top of page
  • Facebook Home Ground
  • HOME GROUND insta
  • YouTube
fc-20190918-00004-DSC09932.jpg
Home Ground Stacked - White.png

Home Ground creates space for women in the justice system to pause, nurture hope, activate social change and create better lives for themselves and future generations.

On a Home Ground project, artists (inside and outside of prison) make creative works using dance, performance, photography, writing, painting and music to address the issues women and whānau face in the justice system.

Wha_Screengrab_2.png

“I love that I feel our ideas and opinions actually really mattered. That we got to create and present some amazing and authentic pieces.”

– Project Tahi participant

Next project!

Omārōrō Newtown!

Starting Thursday 15th February 2024

JOIN US FOR FREE WORKSHOPS!

Our workshops are an opportunity for wāhine to try out different art forms with different artists, and other women. Participants will learn more about themselves and the creative process. 

Home Ground is a creativity and wellbeing programme for women who are in the justice system. Each programme uses creative arts practice, such as photography, creative writing, movement and music, as a non-threatening, strengths-based approach to self-empowerment, community connectedness and wellbeing.

WHERE

Newtown Park Apartments, 320 Mansfield Street, Newtown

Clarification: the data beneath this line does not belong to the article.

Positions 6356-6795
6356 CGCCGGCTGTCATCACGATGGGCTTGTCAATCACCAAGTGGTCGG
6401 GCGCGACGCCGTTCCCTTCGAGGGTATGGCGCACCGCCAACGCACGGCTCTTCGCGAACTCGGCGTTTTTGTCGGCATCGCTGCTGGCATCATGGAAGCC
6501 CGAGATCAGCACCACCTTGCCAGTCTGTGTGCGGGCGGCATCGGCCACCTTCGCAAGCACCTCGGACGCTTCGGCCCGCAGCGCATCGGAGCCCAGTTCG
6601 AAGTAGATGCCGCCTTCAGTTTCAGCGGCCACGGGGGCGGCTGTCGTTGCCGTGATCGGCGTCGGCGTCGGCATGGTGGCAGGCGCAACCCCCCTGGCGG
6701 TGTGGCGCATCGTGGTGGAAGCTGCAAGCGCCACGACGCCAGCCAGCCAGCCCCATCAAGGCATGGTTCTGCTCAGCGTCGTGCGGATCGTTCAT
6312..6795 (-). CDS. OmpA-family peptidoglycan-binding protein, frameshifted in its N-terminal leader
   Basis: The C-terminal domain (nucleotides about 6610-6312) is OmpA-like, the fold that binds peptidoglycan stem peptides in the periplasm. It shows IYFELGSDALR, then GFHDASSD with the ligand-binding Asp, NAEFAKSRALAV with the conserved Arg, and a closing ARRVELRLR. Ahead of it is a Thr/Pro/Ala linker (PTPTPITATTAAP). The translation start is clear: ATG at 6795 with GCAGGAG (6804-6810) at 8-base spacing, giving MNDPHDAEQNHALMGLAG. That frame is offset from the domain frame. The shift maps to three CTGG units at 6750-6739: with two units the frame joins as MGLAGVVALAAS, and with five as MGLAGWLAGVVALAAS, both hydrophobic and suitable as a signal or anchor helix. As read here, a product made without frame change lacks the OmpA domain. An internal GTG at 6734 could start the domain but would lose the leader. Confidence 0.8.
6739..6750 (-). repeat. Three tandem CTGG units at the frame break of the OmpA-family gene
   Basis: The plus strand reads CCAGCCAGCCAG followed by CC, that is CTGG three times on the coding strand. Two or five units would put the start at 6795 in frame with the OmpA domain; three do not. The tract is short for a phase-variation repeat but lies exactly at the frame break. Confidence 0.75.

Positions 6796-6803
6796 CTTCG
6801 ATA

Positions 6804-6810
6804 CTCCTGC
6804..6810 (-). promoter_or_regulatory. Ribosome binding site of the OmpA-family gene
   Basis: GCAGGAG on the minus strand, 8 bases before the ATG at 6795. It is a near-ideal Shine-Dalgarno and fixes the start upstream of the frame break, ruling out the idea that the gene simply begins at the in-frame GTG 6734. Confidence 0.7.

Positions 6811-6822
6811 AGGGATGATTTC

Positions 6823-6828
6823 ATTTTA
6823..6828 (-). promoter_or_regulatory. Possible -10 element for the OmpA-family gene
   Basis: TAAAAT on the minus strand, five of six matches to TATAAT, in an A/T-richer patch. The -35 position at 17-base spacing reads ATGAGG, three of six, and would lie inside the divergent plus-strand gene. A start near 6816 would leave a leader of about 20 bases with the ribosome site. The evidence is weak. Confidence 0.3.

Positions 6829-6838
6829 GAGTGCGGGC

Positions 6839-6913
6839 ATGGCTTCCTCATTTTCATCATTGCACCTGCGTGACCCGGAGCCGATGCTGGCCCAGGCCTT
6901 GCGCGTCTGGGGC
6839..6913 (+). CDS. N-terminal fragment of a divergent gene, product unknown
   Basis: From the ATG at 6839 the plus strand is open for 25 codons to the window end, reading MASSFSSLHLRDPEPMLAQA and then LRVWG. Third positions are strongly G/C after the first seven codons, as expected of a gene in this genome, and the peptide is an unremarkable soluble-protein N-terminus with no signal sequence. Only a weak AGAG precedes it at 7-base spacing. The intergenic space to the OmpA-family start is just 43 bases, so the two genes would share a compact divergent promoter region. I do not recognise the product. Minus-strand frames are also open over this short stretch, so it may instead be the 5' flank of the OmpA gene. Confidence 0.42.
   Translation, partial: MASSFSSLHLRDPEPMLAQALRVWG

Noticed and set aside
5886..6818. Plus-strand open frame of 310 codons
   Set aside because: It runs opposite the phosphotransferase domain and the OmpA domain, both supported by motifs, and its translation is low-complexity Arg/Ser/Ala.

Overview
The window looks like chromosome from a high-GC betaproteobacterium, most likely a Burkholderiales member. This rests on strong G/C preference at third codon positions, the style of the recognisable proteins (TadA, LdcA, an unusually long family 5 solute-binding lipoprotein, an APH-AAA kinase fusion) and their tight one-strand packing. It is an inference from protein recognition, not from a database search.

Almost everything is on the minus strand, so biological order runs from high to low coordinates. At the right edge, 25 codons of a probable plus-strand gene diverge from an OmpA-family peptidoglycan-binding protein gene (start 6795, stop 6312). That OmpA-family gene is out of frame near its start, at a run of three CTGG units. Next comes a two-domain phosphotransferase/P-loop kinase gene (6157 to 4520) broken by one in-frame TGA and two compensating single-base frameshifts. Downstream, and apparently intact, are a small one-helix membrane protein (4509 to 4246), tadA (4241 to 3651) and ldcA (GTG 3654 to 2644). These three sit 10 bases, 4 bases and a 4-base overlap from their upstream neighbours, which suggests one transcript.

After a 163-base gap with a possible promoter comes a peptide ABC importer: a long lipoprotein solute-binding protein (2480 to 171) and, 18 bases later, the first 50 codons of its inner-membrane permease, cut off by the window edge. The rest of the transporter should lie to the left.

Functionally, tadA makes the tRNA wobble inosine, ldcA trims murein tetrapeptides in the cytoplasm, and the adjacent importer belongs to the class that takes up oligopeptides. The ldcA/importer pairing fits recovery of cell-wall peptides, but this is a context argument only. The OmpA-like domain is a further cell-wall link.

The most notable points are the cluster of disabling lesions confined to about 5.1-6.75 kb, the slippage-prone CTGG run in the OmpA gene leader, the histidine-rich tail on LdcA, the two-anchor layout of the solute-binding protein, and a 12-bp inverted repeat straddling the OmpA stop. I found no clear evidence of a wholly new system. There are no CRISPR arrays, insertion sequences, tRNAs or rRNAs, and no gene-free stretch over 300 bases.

WHEN

 The project starts on Thursday 15th February 9:30am. 

 9:30-11:30pm every Thursday for six weeks

The project finishes on Thursday 21st March 2024.

 

WHO

There are spaces available for 10 women.

 The project is facilitated by the Home Ground team.

This project has been generously supported by the

Ministry for Culture and Heritage Manatű Taonga

 

For more info please email us at kiaora@homegroundnz.com

Current Project
Wha_Screengrab_1.png

“I can’t fully express in words the impact that being listened to, heard, believed and understood has changed the way I do things in my everyday life.  What seemed simple has impacted and helped to resolve complexities in my life.

 

The ability to express without fear, judgment or harsh/negative criticism has allowed me to share and explore parts of me I’ve always had but never recognised.”

– Project Whā participant

Previous projects

Previous projects
bottom of page